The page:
Secretary of State Hillary Clinton says drug trafficking from Mexico isn't being driven by a demand for medicinal marijuana in California and other states that have legalized medical use.
Clinton appeared in Mexico City Tuesday with her Mexican counterpart, Patricia Espinosa, to discuss remedies for cross-border drug smuggling and the scourge of violence in Mexico. She was asked by a Mexican journalist what the U.S. government is doing about states that permit medical marijuana.
She said medical pot in places such as California - where dispensaries advertise product from in-state patient growers - has little connection to pot being trafficked across the border.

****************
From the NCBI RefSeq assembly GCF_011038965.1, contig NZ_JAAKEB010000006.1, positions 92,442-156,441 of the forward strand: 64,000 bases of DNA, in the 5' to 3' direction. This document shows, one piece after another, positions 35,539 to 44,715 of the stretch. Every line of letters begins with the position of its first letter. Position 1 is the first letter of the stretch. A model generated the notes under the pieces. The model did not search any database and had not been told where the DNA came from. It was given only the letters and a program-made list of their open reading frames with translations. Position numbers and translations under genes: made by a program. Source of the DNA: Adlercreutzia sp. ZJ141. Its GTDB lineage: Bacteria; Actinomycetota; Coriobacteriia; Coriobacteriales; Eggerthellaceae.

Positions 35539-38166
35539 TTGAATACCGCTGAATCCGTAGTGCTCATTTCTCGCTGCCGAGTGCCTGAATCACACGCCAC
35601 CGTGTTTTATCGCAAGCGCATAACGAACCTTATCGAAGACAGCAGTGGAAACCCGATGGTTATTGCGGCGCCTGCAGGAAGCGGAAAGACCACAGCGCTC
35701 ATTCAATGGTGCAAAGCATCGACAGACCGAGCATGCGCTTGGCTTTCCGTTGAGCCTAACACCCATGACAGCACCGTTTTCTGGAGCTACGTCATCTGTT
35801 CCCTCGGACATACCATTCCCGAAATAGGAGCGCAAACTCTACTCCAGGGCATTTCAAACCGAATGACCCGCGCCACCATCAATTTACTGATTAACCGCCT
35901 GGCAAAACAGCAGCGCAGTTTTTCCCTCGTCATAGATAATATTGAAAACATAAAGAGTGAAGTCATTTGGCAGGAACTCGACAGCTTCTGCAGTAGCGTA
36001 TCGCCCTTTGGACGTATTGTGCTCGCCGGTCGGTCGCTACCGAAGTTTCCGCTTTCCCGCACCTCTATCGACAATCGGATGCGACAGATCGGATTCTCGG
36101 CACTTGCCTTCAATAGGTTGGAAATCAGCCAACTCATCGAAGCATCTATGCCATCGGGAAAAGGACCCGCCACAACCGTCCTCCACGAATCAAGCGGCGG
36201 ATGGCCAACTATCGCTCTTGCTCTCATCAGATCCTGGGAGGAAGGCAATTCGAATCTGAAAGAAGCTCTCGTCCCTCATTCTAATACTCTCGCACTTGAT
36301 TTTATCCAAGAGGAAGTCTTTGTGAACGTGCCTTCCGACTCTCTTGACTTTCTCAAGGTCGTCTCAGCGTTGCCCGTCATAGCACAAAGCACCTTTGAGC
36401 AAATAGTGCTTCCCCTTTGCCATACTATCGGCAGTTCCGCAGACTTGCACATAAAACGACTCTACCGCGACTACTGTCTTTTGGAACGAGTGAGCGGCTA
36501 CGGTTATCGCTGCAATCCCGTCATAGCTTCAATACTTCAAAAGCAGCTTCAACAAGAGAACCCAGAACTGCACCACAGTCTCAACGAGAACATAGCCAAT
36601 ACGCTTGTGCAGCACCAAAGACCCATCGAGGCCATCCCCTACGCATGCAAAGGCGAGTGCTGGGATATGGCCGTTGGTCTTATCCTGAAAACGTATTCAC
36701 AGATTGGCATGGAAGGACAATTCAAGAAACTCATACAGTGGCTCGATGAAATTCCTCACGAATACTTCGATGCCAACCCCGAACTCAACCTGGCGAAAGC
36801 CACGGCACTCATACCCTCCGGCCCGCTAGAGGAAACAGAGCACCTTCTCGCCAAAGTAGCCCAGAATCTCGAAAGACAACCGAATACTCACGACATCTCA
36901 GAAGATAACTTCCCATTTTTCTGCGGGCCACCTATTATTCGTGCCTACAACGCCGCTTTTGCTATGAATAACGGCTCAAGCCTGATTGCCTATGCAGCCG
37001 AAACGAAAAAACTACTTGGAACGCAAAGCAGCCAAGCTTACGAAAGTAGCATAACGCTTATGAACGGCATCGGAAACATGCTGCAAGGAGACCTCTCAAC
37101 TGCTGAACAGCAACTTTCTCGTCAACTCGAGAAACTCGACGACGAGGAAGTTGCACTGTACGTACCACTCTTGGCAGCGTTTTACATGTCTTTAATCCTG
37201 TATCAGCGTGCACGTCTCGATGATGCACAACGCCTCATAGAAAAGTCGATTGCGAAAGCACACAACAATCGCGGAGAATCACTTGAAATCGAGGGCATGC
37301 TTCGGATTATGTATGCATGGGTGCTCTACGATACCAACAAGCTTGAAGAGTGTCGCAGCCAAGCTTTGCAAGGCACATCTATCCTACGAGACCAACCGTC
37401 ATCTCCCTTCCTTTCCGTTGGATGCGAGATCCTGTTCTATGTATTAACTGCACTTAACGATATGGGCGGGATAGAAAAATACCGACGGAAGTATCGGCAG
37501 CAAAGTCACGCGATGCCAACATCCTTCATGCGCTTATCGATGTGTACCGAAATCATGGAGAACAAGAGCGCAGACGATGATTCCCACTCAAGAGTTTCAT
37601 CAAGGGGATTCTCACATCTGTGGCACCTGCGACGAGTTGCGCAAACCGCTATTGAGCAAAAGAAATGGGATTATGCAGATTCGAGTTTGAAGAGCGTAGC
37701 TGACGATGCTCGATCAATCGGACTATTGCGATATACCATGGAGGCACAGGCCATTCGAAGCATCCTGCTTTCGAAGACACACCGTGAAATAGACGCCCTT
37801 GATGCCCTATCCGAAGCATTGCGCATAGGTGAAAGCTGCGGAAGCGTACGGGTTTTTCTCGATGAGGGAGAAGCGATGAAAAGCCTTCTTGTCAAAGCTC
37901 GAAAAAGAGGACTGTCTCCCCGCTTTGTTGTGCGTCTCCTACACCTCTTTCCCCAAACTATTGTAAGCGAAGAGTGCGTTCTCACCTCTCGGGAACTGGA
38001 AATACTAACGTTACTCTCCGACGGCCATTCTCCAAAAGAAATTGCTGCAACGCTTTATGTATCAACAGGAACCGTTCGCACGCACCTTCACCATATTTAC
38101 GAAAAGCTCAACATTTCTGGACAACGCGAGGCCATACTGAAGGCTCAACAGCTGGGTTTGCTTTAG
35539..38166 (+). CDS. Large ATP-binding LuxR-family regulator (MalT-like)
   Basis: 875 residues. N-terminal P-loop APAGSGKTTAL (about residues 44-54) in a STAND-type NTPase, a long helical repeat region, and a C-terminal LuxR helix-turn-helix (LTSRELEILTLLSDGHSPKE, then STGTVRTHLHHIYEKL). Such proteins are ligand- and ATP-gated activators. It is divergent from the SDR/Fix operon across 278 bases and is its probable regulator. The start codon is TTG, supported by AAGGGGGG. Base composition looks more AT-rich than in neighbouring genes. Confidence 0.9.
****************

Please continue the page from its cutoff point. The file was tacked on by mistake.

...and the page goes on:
"We do not see this as a major contributor to the continuing flow of marijuana, the vast, vast majority of which is used for recreational purposes," she said.
Attorney General Eric Holder has announced he won't target legitimate medical marijuana patients or cultivators in states where medicinal use is legal. But Clinton said the administration is enforcing federal laws "where there is any evidence that use of the medical marijuana is not tightly controlled and contained to those people for whom it is a medical substance."
Tim Johnson, the Mexico City bureau chief for McClatchy Newspapers (including The Sacramento Bee), reported that Clinton and Espinosa announced combined efforts against cross-border money laundering and weapons traffic. The cooperation will include information sharing at the San Diego-Tijuana border area.
To read Johnson's report, click here.
Pictured: Secretary of State Hillary Clinton appears with Mexican counterpart Patricia Espinosa in Tuesday's press conference in Mexico City. Ronaldo Schemidt/AFP/Getty Images.